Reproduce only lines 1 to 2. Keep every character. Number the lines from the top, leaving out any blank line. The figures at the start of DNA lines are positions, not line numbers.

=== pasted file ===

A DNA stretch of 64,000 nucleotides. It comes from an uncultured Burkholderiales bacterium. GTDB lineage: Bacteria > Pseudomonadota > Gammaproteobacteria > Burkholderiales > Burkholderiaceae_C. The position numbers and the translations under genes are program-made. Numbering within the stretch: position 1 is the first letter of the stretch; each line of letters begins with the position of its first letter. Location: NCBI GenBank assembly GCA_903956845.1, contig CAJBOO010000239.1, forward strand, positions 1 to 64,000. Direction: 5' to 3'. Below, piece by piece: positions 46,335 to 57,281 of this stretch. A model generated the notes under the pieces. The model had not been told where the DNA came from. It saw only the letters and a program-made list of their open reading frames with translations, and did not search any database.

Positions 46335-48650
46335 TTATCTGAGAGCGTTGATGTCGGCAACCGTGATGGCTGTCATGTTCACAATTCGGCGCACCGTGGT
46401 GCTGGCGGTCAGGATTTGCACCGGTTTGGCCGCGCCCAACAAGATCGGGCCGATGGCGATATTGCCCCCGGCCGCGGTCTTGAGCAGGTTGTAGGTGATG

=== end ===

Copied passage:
A DNA stretch of 64,000 nucleotides. It comes from an uncultured Burkholderiales bacterium. GTDB lineage: Bacteria > Pseudomonadota > Gammaproteobacteria > Burkholderiales > Burkholderiaceae_C. The position numbers and the translations under genes are program-made. Numbering within the stretch: position 1 is the first letter of the stretch; each line of letters begins with the position of its first letter. Location: NCBI GenBank assembly GCA_903956845.1, contig CAJBOO010000239.1, forward strand, positions 1 to 64,000. Direction: 5' to 3'. Below, piece by piece: positions 46,335 to 57,281 of this stretch. A model generated the notes under the pieces. The model had not been told where the DNA came from. It saw only the letters and a program-made list of their open reading frames with translations, and did not search any database.

Positions 46335-48650